By Douglas Kahn
This interdisciplinary heritage and conception of sound within the arts reads the 20th century by means of hearing it—to the emphatic and unparalleled sounds of modernism and people at the cusp of postmodernism, recorded sound, noise, silence, the fluid sounds of immersion and dripping, and the beef voices of viruses, screams, and bestial cries. targeting Europe within the first 1/2 the century and the USA within the postwar years, Douglas Kahn explores aural actions in literature, track, visible arts, theater, and picture. putting aurality on the middle of the heritage of the humanities, he revisits key creative questions, hearing the sounds that drown out the politics and poetics that generated them. Artists mentioned comprise Antonin Artaud, George Brecht, William Burroughs, John Cage, Sergei Eisenstein, Fluxus, Allan Kaprow, Michael McClure, Yoko Ono, Jackson Pollock, Luigi Russolo, and Dziga Vertov
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Additional resources for Noise, water, meat : a history of voice, sound, and aurality in the arts
Huelsenbeck’s endorsement of this list was telling, for it included the things known as women in close proximity to urinals, no less. Furthermore, everything on the list was a domestic item, or when they were public, they were kept for the use of men out of sight. He went on to state that things took on an independent life of their own, left their unexceptional habitat of domestic space, to march off into the exceptional event and public province of men—war: “The highest expression of the conflict of things, as a spontaneous eruption of possibilities, as movement, as a simultaneous poem, as a symphony of cries, shots, commands, embodying an attempted solution of the problem of life in motion.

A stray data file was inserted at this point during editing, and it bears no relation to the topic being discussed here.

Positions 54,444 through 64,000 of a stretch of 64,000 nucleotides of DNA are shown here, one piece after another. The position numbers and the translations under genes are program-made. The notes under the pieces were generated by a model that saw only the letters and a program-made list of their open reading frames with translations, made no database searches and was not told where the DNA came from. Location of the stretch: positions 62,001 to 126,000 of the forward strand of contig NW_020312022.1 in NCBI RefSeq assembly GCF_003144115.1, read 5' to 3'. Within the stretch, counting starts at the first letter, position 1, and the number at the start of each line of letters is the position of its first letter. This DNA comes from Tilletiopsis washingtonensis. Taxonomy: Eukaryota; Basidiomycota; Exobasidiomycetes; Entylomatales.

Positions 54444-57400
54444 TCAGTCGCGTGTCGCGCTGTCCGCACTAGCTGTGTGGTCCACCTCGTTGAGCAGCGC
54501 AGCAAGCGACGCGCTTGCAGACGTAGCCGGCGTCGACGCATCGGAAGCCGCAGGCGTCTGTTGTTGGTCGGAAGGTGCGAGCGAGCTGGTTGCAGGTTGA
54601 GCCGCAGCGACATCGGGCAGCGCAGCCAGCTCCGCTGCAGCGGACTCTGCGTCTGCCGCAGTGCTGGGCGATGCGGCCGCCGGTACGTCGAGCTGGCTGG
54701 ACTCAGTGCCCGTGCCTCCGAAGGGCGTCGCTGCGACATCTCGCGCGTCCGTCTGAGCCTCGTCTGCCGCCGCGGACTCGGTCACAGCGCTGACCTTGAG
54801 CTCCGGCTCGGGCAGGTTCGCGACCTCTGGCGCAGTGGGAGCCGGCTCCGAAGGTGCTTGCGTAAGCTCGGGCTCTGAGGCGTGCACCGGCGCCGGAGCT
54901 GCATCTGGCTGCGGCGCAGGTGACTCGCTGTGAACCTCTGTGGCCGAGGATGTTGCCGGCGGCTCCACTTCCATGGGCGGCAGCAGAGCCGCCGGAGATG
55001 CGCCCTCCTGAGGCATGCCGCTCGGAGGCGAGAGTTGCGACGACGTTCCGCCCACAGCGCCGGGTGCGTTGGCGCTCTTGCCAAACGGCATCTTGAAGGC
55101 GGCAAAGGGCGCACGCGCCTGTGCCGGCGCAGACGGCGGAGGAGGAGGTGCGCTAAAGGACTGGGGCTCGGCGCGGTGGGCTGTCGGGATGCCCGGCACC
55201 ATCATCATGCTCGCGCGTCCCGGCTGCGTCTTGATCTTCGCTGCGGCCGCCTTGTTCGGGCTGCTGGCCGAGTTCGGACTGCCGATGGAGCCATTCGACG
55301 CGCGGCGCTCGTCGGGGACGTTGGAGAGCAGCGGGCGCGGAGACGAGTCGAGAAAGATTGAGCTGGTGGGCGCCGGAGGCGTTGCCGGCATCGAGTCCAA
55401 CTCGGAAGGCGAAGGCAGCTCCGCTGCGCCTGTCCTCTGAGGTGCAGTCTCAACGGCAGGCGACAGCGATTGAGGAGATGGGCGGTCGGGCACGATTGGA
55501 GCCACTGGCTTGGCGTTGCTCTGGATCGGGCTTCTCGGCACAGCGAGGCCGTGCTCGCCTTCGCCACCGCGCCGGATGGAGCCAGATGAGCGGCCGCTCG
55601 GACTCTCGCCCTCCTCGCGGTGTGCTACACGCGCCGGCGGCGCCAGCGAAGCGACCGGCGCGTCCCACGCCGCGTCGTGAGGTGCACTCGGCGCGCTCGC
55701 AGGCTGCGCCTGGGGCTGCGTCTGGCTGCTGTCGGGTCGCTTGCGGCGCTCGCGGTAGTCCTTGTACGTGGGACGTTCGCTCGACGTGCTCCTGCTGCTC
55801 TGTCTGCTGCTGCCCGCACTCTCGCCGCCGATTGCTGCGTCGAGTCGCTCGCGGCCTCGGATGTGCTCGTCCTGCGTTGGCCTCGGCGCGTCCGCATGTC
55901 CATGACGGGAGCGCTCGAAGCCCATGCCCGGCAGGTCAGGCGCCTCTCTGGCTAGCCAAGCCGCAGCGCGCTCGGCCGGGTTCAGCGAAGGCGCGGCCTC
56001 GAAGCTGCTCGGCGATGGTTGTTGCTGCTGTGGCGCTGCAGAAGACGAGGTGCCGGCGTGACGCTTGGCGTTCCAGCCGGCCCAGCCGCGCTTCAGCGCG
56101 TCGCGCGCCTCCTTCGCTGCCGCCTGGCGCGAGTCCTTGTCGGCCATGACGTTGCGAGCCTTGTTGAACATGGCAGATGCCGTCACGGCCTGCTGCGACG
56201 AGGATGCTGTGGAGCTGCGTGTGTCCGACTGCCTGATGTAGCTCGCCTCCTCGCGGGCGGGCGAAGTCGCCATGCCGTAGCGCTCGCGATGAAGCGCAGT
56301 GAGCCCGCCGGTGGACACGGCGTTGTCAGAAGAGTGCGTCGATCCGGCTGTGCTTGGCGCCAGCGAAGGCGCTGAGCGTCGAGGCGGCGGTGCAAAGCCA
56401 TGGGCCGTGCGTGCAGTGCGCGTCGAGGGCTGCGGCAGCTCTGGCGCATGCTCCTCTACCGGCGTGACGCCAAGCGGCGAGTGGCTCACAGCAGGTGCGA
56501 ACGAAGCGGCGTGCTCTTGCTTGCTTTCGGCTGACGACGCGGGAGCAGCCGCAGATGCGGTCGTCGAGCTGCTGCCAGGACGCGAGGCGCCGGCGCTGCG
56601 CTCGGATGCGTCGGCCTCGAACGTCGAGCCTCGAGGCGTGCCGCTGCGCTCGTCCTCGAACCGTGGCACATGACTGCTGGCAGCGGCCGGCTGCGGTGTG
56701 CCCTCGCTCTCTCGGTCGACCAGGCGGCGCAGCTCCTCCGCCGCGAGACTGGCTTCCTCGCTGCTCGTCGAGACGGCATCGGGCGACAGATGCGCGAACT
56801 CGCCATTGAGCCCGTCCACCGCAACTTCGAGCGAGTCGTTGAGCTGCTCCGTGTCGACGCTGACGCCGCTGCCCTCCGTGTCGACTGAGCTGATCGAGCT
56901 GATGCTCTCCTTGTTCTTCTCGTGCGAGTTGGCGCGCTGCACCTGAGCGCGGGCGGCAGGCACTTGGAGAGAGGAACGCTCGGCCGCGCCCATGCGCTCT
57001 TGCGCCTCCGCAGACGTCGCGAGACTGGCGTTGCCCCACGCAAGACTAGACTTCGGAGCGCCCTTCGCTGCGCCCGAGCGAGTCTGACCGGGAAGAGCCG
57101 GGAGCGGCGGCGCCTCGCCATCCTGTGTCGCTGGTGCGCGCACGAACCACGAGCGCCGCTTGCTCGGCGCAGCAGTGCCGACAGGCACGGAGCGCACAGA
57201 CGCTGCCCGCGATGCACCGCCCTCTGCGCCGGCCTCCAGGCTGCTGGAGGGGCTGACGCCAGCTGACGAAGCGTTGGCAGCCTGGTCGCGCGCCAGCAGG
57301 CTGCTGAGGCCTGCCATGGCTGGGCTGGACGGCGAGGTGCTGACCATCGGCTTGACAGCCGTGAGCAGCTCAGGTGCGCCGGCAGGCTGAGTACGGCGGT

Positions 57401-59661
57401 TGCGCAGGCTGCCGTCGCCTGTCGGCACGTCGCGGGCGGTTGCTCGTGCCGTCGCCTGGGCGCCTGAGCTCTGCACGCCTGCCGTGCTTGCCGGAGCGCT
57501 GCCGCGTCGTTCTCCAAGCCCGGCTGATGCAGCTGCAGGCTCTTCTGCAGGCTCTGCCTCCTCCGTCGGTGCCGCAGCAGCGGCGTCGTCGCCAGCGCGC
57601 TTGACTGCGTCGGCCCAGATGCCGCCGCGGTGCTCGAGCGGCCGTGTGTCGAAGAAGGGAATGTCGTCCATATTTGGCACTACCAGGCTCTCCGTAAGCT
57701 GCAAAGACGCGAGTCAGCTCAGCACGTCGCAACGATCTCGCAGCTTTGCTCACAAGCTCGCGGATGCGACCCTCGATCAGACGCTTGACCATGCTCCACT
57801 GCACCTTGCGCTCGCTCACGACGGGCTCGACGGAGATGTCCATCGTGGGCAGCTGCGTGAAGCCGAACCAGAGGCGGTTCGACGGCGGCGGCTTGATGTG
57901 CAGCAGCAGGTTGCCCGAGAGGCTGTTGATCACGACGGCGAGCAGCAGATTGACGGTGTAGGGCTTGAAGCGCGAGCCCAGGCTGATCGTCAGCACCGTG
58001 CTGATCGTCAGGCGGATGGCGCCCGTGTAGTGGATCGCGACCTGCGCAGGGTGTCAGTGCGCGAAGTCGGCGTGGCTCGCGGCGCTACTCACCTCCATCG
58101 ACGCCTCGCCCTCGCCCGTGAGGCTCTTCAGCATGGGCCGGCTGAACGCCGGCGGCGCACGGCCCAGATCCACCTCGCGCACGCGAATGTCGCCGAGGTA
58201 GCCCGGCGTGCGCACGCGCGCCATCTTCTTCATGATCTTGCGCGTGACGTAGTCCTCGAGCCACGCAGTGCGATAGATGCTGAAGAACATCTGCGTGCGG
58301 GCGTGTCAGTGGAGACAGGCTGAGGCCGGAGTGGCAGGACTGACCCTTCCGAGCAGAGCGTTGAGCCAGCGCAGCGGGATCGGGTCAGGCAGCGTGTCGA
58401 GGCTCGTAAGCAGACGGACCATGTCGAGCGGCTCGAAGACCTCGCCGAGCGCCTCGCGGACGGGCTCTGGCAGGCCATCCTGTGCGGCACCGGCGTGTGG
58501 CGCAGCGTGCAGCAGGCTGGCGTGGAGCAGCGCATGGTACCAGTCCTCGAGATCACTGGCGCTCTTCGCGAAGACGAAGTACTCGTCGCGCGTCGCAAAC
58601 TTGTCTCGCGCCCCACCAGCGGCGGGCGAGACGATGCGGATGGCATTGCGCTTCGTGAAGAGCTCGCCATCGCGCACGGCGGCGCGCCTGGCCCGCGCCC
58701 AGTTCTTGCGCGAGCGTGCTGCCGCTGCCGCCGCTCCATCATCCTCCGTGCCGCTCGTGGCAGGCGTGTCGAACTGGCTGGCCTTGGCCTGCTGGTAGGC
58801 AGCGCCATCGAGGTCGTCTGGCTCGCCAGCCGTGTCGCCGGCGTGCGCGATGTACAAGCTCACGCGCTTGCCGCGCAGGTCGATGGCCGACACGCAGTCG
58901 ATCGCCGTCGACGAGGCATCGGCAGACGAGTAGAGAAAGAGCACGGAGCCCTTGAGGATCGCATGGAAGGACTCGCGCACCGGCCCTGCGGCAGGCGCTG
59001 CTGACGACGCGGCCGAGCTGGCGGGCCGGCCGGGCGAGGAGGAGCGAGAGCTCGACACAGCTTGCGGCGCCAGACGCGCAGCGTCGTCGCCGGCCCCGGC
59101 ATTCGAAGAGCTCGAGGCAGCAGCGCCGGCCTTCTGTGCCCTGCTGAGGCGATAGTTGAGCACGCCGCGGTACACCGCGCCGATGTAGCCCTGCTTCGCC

Visual noise can be interpolated similarly. The easiest way to think about it is through that well-known optical illusion that switches ´ back and forth between a duck and a rabbit. Dalı established the visual punning in so many of his paintings on the basis of such oscillation—as in The Metamorphosis of Narcissus (1937), where the image of Narcissus resting his head on his knee at the edge of a pond becomes a stone hand holding an egg hatching a flower. Instead of presuming a range if not an infinity of ´ possibilities culled from a field of noise, Dalı’s paranoiac-critical method limited its attention to one proper oscillation, lodging the unconscious in the atemporality of painting, a frozen moment within an ongoing state of ´ noise and process of interpolation.
Would a returning gaze situate him at the point from where he saw? This would be the true test of love, since such agency would break the silence of the beloved, although no word or sound need occur, and she would no longer fall within the sentient experience of objects. It would be possible to test this with Benjamin’s life of love and his well-known obsessions and determine what might be required to interrupt his experience, whether the strength of a returned love or just simple agency would introduce too much information into his graphological gaze.
Noise, water, meat : a history of voice, sound, and aurality in the arts by Douglas Kahn